The year is 1958. O'Connor, a young reporter with the Las Piernas News Express, is desperate to discover who has perpetrated a savage attack on his mentor, Jack Corrigan. In and out of consciousness, Corrigan claims to have witnessed the burial of a bloodstained car on a farm, but his reputation as a heavy drinker calls his strange story into question. In a seemingly unrelated mystery, a yacht bearing four members of the wealthy Ducane family disappears during a storm off the coast. An investigation finds that the Ducane home has been broken into; a nursemaid has been killed; and Max, the infant heir, has gone missing. Corrigan recovers his health, but despite a police investigation and his own tireless inquiries, the mysteries of the buried car and the whereabouts of Maxwell Ducane haunt him until his death.
Twenty years after that fateful night, in her first days as a novice reporter working for managing editor O'Connor, Irene Kelly covers the groundbreaking ceremony for a shopping center -- which unexpectedly yields the unearthing of a buried car. In the trunk are human remains. Are those of the infant heir among them? If so, who is the young man who has recently changed his name to Max Ducane? Again the trail goes maddeningly, perhaps suspiciously, cold.
Until today. Irene, now married to homicide detective Frank Harriman, is a veteran reporter facing the impending closing of the Las Piernas News Express. With circulation down and young reporters fresh out of journalism school replacing longtime staffers, Irene can't help but wish for the good old days when she worked with O'Connor. So when the baffling kidnap-burial case resurfaces, Irene's tenacious love for her mentor and journalistic integrity far outweigh any fears or trepidation. Determined to make a final splash for her beloved paper and solve the mystery that plagued O'Connor until his death, Irene pursues a story that reunites her with her past and may end her career -- and her life.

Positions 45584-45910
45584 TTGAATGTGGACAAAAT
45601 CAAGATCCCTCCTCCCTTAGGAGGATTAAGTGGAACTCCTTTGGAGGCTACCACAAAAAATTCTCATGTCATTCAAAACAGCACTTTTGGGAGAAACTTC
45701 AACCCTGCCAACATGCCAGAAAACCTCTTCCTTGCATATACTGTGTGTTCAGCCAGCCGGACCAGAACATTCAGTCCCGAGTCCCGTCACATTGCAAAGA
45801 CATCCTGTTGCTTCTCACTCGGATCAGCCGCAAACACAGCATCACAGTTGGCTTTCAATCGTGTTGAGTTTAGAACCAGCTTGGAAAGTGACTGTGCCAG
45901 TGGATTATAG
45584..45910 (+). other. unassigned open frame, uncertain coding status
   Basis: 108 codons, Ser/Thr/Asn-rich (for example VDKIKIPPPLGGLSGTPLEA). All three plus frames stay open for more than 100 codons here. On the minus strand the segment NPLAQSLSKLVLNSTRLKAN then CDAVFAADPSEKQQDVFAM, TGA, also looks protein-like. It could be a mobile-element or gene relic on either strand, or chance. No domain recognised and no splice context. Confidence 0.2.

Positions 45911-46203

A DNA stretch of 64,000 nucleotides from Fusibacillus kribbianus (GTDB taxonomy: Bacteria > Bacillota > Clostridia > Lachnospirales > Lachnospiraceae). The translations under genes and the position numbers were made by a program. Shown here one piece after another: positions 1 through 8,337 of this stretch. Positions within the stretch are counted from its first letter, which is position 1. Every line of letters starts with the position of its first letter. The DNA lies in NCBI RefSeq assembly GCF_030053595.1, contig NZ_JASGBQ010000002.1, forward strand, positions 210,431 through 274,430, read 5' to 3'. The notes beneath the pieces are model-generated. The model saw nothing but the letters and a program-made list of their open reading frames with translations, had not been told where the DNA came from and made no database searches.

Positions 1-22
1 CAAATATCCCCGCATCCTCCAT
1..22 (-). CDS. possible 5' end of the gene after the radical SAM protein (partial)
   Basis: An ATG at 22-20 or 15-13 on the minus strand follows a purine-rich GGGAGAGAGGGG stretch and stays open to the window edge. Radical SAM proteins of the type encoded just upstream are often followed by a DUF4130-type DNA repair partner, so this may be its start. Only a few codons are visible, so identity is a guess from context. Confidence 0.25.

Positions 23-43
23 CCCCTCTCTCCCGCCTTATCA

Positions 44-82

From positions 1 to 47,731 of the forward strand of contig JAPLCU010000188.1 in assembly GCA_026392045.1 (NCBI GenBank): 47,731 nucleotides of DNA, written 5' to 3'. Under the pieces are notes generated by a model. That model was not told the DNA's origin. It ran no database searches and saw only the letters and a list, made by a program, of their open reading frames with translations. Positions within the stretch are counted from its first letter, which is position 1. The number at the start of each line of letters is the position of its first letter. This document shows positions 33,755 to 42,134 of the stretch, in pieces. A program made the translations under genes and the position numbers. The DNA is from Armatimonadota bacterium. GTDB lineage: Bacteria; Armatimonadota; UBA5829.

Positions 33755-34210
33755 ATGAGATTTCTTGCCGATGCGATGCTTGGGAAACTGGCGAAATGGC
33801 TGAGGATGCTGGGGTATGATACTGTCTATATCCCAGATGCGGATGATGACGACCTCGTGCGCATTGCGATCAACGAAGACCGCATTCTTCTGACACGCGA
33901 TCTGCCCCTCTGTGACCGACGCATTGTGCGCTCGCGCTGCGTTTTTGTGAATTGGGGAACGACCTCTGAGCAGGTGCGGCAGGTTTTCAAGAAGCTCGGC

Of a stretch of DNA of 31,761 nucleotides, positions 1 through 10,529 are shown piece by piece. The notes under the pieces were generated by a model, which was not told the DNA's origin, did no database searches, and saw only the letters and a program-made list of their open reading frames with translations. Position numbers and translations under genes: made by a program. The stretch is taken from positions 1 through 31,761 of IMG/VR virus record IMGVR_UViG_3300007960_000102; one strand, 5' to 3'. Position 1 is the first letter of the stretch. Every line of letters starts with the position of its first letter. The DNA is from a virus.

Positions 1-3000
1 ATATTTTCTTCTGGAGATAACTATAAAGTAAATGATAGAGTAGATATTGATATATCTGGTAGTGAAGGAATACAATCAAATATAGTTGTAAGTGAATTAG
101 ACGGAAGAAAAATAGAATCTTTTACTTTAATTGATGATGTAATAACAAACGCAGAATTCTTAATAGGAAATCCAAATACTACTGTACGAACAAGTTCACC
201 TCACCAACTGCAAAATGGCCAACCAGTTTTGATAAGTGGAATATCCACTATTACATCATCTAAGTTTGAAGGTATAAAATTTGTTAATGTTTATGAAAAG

Divided into three parts with 20-year intervals in between, Burke's superb new Irene Kelly novel (after 1999's Edgar-winning Bones) is a literary triumph. In 1958, Conn O'Connor, a brash young reporter for the Las Piernas News-Express, is taken under the wing of veteran Jack Corrigan, who is nearly killed after claiming to have seen a blood-spattered car buried on a farm. In 1978, another brash youngster Irene Kelly in turn is taken under O'Connor's wing. By 1998, Irene is the veteran, mentoring two rookies. The sweep of events over such a long time span imparts a certain majesty. There are murders, to be sure, but little mystery, since it's clear early on who is responsible. The deaths serve more as a tragic link across the years and to the heartbroken families who grow old awaiting resolution. Several secondary characters from Burke's earlier novels appear in part three, furthering the sense of events coming full circle. In the end, it's the human relationships that stick in the mind and the heart. A few flaws dangling loose ends, too many summaries and, most serious, a disappointing slide back into standard crime-fiction mode don't diminish the book's overall strength and enormous charm. With its multiple rich story lines, dead-on newsroom atmosphere and friendships that deepen through the decades, this is an extremely satisfying work. FYI:Burke has also received Agatha and Macavity awards as well as the Ellery Queen Mystery Magazine Award.